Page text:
Does Proprietary Data Hinder Research?

Does Proprietary Data Hinder Research?

A widely-discussed article at Newsweek about the ‘data problem in medicine’ sheds light on the fact that doctors don’t have access to data about the very medicines the prescribe. In fact, of all clinical trials, as many as half are never published, leaving doctors in the dark and patients at risk.

In the perhaps most extreme example, an antiarrhythmic drug called lorcainide was tested in the 1980s, and 9 people of the lorcanide group died vs. just one of the placebo group. This study could have prevented thousands of deaths during the decade, but was, for some reason, never published until the researchers apologized for the fact in 1993.

This is, in part, a problem of the community: journals are more likely to publish positive results as they can, well, sell more copies this way. On the other hand, manufacture of pharmaceuticals is a multi-billion dollar industry so money tends to slip into the equation when it shouldn’t.

For there is a real commercial boon in not sharing all trial data: on the surface, pharmaceutical companies can suffer greatly from the competitors if the published studies reveal the way the drugs work. On another level, there’s, also the incentive to push a drug that has swallowed a lot of money for fear of not making up for the investment. This, of course, extends beyond the pharmaceutical industry.

Proprietary data in economics

An intriguing article at Quartz acknowledges that more and more studies are based on proprietary data. In fact, from the studies published in the American Economic Review, a very prestigious economic journal, the number that use proprietary (either Government or private) data has risen from 8% in 2006 to 46% in 2014. That is, researchers have asked either the government or private companies for data, and more and more virtually unreplicable studies are being published.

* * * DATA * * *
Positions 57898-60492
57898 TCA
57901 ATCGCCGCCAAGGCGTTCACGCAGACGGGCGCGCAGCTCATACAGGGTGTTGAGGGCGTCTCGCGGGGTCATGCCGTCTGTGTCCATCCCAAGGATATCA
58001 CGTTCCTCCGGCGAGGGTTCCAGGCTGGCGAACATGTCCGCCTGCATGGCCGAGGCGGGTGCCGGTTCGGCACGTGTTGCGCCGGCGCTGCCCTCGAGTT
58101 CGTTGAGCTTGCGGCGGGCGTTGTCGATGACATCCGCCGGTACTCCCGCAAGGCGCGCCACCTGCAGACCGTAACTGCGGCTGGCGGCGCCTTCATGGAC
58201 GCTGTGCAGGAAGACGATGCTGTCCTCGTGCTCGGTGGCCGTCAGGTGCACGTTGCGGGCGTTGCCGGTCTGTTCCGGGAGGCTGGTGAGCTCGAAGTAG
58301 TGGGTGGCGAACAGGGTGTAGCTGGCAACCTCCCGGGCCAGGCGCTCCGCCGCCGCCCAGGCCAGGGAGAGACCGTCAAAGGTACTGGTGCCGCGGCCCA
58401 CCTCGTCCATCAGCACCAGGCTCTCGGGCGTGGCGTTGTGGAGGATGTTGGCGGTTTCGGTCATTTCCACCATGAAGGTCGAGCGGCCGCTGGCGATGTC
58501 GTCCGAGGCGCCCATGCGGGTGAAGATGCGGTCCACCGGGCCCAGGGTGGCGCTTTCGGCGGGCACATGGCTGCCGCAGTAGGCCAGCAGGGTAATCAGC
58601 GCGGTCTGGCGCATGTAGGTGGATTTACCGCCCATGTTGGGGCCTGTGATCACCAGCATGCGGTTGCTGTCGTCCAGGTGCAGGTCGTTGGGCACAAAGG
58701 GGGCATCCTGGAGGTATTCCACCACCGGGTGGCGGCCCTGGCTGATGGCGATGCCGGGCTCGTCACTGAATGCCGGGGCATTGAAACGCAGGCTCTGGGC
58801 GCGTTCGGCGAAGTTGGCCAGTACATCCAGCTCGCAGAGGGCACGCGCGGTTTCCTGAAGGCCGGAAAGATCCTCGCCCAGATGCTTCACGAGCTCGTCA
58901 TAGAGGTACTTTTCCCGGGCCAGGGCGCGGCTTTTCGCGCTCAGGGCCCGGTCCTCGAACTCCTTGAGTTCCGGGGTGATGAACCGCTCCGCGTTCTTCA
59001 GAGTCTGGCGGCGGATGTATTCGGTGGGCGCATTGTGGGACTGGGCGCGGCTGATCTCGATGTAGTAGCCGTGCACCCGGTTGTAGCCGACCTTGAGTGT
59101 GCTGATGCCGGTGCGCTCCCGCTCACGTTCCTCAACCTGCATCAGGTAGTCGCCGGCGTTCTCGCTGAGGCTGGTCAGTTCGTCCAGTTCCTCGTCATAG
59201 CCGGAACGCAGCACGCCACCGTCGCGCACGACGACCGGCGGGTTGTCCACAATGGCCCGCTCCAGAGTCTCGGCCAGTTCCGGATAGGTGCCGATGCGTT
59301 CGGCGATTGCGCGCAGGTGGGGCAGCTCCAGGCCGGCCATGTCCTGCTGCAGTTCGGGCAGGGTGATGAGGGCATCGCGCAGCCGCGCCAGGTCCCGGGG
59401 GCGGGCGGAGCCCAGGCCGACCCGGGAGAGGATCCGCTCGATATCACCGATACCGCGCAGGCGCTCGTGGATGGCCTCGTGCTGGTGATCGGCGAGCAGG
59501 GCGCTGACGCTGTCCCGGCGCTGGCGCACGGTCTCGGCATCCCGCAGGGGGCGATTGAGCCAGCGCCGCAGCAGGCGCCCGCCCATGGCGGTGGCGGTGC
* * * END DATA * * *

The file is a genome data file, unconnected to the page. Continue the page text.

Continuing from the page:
Here’s the rub. Companies like Amazon, Facebook and Google, which have hoarded petabytes upon petabytes of data, have a) no real incentive to do anything noncommercial with the data; b) a negative incentive to share the data; c) but even if they do, they are likely to share it with those who would paint a rosy picture about them. A recent study on proprietary data states just that: “To obtain those data, academic economists have to develop a reputation to treat their sources nicely.” And treat them nicely they will, because such data sets are too unique and (one might imagine) too interesting to pass by.

Conclusions

Proprietary data, then, in some fields can be seen to be plainly bad, like in the cases of drug trials. In other fields, the effect cannot be measured, but there’s a very real danger that we’ll have a publication bias towards praising the company that released the data set to the researcher. It’s inevitably a trade-off, but for now it’s the only way scientists can access that data.

By Lauris Veips

Digitizing Contact Center to Reduce Call Volume by 30% and Improve NPS

Digitizing Contact Center to Reduce Call Volume by 30% and Improve NPS

Digitizing Contact Center With a Net Promoter Score (NPS) average of 24, telecom holds the lowest industry average according to the NPS Benchmarks Report. Operational inefficiencies in contact centers play a major role in the low ...
Daniela Streng

Preventing IT Outages and Downtime

Preventing IT Outages As businesses continue to embrace digital transformation, availability has become a company’s most valuable commodity. Availability refers to the state of when an organization’s IT infrastructure, which is critical to operating a ...
Leonid Feinberg

9 Mistakes to Avoid When Choosing a Cloud

Mistakes to Avoid When Choosing a Cloud According to Gartner, the worldwide public cloud services market is forecast to grow 17% in 2020 to total $266.4 billion, up from $227.8 billion in 2019. While the ...
Ronald van Loon

How Continued Learning Can Help Data Scientists Solve Industry-Specific Challenges

Data scientists are, first and foremost, problem solvers. But new problems can’t always be solved with old tricks.Currently organizations in every industry are experiencing overwhelming challenges, many of them emerging from shifts to digital, the ...
Are Brain Implants the Future of Humanity?

Are Brain Implants the Future of Humanity?

Future of Brain Implants Scientists have been researching and developing brain implants that could connect the human brain to other devices in order to allow human beings to control things with their minds. But in ...
Automate Order Fallout Resolution Using Self-healing Framework

Automate Order Fallout Resolution Using Self-healing Framework

Automate Order Fallout Resolution Using Self-healing Framework to Accelerate Resolution Time by 98% Most Digital Service Providers (DSPs) face a common challenge of meeting due dates for their customer orders. The instability and delay in ...